zondag 9 mei 2010

If You Build It, They Will Come: Driving End User Adoption

Presenter: Scott Jamison – Managing Partner – Jornata

The Challenge of Adoption

Scott started with the analogy of VHS vs. Beta and how VHS was adopted over Beta and achieved the critical mass.

SharePoint Adoption can be hard…even Steve Ballmer indicated in his keynote address that he still gets asked “What is SharePoint?”…the problem is, it is EVERYTHING.  Another reason that the adoption of SharePoint can be difficult is that users do not necessarily “have” to use SharePoint (i.e. they can use file shares and email instead).

Some of the new functionality in SharePoint 2010 (for example Social Computing) will most likely take 18-36 months, as it is something new to the organization.  The Adoption Curve of Awareness, Trial and Adoption was discussed.

User Enlightenment Stages  - Based on Perceived Value and Conquered Skills and Confidence

  • Clueless
  • Skeptic
  • Aware
  • Productive
  • Advocate – These users are required to tell everyone else in the organization how great SharePoint is.  Advocates must be identified and “championed” to speak to the organization.
  • Inventor

What Users Want

  • The ability to Connect and Understand SharePoint’s ability to Solve Business Goals – Outcomes not requirements
  • Elegant Solution Design – Don’t make users go through five screens to do one task
  • WIIFM – What’s in it for me? – Users need to understand how they benefit from what they are entering into the system (e.g. metadata entry, records, document management, etc.)

Must-Have Elements in Your Adoption Strategy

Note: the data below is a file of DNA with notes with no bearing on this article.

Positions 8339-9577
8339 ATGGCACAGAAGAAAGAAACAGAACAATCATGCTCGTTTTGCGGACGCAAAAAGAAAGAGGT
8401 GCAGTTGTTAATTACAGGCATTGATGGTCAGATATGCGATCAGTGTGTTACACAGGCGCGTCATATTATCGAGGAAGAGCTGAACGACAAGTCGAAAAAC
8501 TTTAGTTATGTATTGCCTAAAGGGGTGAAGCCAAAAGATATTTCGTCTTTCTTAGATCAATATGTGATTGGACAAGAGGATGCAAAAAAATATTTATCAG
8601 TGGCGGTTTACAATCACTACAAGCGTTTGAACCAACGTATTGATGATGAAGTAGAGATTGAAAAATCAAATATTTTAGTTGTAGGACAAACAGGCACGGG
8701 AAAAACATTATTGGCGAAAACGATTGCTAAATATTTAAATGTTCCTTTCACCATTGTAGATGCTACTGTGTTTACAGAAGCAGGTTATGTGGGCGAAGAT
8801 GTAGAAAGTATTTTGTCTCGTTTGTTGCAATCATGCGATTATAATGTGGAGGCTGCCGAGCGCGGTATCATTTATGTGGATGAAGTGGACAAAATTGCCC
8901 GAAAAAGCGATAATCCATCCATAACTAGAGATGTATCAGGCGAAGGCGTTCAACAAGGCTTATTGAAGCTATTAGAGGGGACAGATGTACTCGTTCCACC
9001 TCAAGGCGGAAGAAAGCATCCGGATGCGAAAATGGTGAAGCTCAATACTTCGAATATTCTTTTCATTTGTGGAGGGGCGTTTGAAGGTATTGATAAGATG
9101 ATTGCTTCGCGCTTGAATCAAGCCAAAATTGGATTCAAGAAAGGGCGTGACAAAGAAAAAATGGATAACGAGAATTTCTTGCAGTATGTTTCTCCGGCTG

The following items MUST be on your Project Plan for implementing SharePoint

  • Communication Plan
    • Identify and Leverage Experts and Champions – Perform a Pilot, spread the word via peers
    • CEO Memos – Someone in the organization understands and agrees with the vision
    • Town Hall Meetings
    • Break Room Posters – One example of a company was mentioned that put the posters on the back of doors in the bathroom…your results may vary
    • Online Scavenger Hunts
    • “Birth” Announcements
    • Launch Parties

NOTE: Make sure you have an ongoing plan for continuous communication (it’s not a one-time event).  Especially since most organizations roll-out separate pieces of functionality over time.

  • Training Plan
    • Not just for Developers and IT
    • Power Users / Site Owners – Maybe even establish an internal “certification” program where the developers walk the end users on what to DO and what NOT to do.  This could also be a video to save time.  Also, there is a Microsoft “Buzz” kit that can be accessed and downloaded online.
    • Visitors
    • Members
    • Web Content Contributors
    • Workflow Approvers
    • Remember: “Just-in-time and just enough”